The Office of the United Nations High Commissioner for Human Rights (OHCHR) said yesterday that it is disappointed that Malaysia’s Federal Court ruled to uphold the imprisonment of opposition leader, Anwar Ibrahim.
The attempt by the Umno-dominated BN government to rush the DNA Bill begs many questions, observes Tota. Despite opposition by the Opposition, whose ranks boast first-class legal brains compared to the lawyers in the government ranks, the Bar Council and legal and medical experts outside, the government exposes itself as a irrational and foolhardy one. No right-thinking Malaysian will buy the government’s claim that the timing of the Bill had nothing to do with Anwar’s Sodomy II trial.
The civilised world must be outraged by what is taking place in Malaysia. Justice is being trampled upon and truth is being sacrificed for political expediency without shame or remorse. And it is not fair that we have to suffer this humiliation.
Thinking Malaysians are perplexed how on earth the police went ahead to investigate Anwar Ibrahim for sodomy even though there were allegedly medical reports confirming that there was no basis for their action.
In a rhetorical stance, the Home Minister Datuk Seri Syed Hamid Albar posed this question to Datuk Seri Anwar Ibrahim, “What is he afraid of?” Aliran would like to pose this very question to Syed Hamid, “What is he afraid of?” Why are they afraid to release the police report lodged by Mohd Saiful Bukari Azlan against Anwar Ibrahim on 28 June alleging sodomy?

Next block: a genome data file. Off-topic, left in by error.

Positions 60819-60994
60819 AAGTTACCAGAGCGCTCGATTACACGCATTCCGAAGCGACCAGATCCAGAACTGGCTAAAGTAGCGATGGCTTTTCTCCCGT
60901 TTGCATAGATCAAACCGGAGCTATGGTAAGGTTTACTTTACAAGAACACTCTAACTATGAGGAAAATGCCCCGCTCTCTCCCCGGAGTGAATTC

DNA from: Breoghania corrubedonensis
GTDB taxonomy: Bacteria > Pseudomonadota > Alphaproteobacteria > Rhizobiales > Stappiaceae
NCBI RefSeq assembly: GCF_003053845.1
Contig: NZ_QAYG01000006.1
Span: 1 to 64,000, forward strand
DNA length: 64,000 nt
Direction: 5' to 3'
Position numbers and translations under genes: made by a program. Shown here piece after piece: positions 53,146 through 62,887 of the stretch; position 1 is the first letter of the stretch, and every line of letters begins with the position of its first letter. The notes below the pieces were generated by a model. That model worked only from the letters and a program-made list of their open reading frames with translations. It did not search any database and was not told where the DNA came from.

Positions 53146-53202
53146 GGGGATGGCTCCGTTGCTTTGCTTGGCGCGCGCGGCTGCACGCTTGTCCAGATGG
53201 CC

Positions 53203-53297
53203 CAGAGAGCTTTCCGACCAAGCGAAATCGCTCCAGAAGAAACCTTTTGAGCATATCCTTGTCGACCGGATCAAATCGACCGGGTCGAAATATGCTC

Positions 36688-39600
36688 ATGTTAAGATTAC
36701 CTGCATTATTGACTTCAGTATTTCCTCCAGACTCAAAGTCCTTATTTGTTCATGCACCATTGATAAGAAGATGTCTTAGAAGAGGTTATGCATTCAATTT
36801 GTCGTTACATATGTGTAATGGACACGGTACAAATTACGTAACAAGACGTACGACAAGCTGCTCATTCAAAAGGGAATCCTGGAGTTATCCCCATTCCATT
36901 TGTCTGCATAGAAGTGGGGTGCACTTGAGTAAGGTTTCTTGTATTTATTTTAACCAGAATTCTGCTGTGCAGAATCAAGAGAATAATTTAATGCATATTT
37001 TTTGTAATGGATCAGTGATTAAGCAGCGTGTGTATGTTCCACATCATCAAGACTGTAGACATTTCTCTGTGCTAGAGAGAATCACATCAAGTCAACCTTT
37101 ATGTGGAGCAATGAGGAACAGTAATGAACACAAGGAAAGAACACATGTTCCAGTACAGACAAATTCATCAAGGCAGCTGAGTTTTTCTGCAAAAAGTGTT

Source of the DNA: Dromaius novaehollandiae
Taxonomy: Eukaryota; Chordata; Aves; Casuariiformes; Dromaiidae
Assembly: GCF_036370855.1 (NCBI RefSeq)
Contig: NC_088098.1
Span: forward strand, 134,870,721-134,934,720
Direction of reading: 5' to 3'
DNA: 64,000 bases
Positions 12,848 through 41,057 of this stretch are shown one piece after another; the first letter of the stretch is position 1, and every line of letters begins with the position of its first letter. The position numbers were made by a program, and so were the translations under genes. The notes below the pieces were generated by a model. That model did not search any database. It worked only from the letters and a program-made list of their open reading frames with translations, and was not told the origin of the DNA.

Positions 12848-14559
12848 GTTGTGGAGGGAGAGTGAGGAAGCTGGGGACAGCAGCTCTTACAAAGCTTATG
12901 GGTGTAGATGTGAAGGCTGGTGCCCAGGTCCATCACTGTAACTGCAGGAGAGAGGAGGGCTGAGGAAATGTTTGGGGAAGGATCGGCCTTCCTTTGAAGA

Perhaps the only thing that can save Anwar, Badawi and Malaysia in the long run is an investigation and trial that is absolutely objective, transparent and accountable, writes Farish A Noor. For even the slightest hint of bias or irregularity will add credence to Anwar’s claim that the accusations against him are part of a political plot to prevent him from returning to politics; a fact that was stated in his closing remarks during his televised debate where he stated that he intended to contest in a by-election soon.
In our cover story, Khoo Boo Teik looks at how Anwar has come to personify many dissident, even conflicting tendencies. His two different images – that of a conquering political leader and frequently disabled politician – capture society’s current predicament. We have moved towards more open dissent; and yet we are unsure if we can really achieve a more open political system. This should be seen in the light of Anwar’s experience of earlier defeat and the different phases of his public life, as outlined in an earlier piece by Boo Teik. Anwar’s experience has given him a better inkling of the issues that concern the rakyat.
At a time when all of Asia is on the brink of a global recession sparked by the rising costs of oil and gas and the collapse of the US dollar, the issues that count ought to be structural-economic ones. But what has transpired over the past two weeks has shown that despite the flashy suits and corporate videos broadcasting the bold and brazen image of Malaysia Inc, the country’s politics remains trapped in the swamp of the banal and ridiculous, laments Farish Noor.